The Modern Slavery Act (MSA) is increasing engagement, including from directors, on issues of risk within supply chains, and leading to a greater focus on policy development, risk assessment and monitoring of modern slavery, according to a new survey carried out by Historic Futures and Ergon Associates.
However, when it comes to data collection and measurement, very little useful data beyond immediate suppliers (Tier 1) is collected about supply chains and supply risk. Also, most companies have yet to take action to address their identified risk, or put in place mitigation and remedial action plans related to modern slavery.
The survey aimed to find out the impact that the MSA is having on businesses across the United Kingdom.
It found that the MSA, so far, had a positive effect on raising awareness and engagement on the issue of modern slavery within internal teams, and led to the development of better plans and improved risk assessment frameworks. A notable finding is the increase in engagement with the topic from company directors, which is aligned with the act’s objectives. These are positive outcomes that occurred in a relatively short timeframe following the act coming into effect.
What has yet to occur is the collection of sufficient information to effectively identify and monitor risk. Moreover, most data collection approaches are relatively ad hoc, and there is little use of defined internal resources or use of third-party organizations, either commercial solution providers or collaborative nongovernmental organizations (NGO)/trade union partners.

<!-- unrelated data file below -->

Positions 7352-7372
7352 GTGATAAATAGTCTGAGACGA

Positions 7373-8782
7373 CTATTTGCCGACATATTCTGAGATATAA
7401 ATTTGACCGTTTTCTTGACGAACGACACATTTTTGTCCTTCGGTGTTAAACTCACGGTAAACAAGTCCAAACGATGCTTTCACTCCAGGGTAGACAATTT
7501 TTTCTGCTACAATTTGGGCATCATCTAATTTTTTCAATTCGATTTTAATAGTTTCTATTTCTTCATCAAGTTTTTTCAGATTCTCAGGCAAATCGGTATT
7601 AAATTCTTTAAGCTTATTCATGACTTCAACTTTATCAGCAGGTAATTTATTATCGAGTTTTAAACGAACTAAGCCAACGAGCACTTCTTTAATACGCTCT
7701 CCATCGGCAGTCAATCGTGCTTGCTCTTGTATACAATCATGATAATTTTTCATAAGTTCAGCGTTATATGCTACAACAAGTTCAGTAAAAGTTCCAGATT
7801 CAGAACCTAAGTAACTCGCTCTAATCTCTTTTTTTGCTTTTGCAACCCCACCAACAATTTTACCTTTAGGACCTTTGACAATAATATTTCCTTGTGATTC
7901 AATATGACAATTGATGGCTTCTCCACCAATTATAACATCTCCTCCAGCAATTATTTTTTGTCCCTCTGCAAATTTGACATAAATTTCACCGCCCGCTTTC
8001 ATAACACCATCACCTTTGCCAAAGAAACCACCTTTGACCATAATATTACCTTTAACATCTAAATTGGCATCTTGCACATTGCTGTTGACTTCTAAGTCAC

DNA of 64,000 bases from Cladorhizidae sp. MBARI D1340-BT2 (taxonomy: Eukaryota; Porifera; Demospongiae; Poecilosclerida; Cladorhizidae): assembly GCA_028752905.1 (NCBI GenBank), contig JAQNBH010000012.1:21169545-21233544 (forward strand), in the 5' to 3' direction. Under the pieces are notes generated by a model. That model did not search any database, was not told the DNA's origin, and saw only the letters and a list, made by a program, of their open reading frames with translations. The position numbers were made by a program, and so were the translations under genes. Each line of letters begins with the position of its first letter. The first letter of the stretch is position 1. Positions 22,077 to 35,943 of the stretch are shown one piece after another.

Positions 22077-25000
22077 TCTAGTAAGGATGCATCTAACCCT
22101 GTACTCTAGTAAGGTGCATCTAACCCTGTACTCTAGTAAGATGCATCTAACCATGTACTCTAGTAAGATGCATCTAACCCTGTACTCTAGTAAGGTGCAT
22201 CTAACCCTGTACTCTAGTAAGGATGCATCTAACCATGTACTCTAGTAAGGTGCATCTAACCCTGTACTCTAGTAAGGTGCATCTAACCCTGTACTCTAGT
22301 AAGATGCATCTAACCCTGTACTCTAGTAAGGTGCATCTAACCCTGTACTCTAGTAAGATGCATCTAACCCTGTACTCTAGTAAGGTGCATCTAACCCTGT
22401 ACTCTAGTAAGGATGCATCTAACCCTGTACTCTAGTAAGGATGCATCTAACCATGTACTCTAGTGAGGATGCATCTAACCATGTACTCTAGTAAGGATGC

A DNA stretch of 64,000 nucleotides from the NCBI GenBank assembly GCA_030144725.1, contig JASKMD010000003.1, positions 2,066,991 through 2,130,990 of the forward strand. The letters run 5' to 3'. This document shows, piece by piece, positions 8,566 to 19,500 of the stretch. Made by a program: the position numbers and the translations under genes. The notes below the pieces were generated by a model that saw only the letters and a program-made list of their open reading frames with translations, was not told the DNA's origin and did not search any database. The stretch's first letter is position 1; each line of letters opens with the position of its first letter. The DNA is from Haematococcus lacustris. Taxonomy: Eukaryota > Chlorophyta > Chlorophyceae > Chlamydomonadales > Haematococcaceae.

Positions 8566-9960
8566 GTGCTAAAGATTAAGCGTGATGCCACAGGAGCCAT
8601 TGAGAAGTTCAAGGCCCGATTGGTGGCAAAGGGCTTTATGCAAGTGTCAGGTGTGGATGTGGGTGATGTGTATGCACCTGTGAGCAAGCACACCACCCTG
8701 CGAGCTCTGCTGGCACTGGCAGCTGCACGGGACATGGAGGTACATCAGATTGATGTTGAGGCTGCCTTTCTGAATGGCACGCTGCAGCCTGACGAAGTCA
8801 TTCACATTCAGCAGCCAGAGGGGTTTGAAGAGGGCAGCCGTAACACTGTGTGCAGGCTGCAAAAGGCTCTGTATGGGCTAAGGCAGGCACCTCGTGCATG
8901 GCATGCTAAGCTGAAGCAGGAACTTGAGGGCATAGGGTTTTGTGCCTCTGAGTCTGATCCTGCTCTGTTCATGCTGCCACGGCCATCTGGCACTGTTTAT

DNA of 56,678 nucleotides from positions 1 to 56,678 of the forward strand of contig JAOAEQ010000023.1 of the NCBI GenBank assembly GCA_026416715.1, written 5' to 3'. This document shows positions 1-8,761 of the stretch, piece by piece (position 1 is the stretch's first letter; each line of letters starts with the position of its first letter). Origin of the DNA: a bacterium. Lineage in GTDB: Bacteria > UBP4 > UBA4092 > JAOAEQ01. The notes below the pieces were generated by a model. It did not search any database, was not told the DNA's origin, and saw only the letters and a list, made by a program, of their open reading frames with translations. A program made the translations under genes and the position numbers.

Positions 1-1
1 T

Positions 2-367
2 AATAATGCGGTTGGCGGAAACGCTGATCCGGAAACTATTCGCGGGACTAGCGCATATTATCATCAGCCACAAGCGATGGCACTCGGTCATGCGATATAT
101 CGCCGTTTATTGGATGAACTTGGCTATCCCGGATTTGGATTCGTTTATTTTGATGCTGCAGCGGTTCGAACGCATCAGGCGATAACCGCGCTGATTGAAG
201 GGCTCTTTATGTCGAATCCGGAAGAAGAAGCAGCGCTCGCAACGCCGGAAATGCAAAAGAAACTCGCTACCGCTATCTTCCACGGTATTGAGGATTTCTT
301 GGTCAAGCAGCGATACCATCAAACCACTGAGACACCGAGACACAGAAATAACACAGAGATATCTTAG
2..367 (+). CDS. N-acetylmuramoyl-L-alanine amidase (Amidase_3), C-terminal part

The study found that there are some areas in which emerging good practices exist. These include better and more consistent risk assessment, such as more use of collaborative risk assessment and due diligence processes, either through NGOs, public bodies and other non-business actors, or through commercial service providers.
Tim Wilson, co-founder and CEO of Historic Futures, experts in supply chain mapping, product integrity, traceability and supply chain risk monitoring, said, “Global supply chains are often incredibly complex, so much so that many companies don’t know where to start to find out what is happening deep within them. However, it seems that the MSA encouraged senior management to recognize the importance of understanding supply chain risks, and that it is time to step up and start the process to find out.”
Steve Gibbons, director of labor and human rights at Ergon Associates, said, “The requirements of the MSA appear to have increased business engagement on the issue, helping develop understandings of risks in business operations and supply chains. This is very positive, however, the process by which risks related to modern slavery are understood by business still need further development, and it looks like more efforts need be made to define, and take corrective and remedial action.”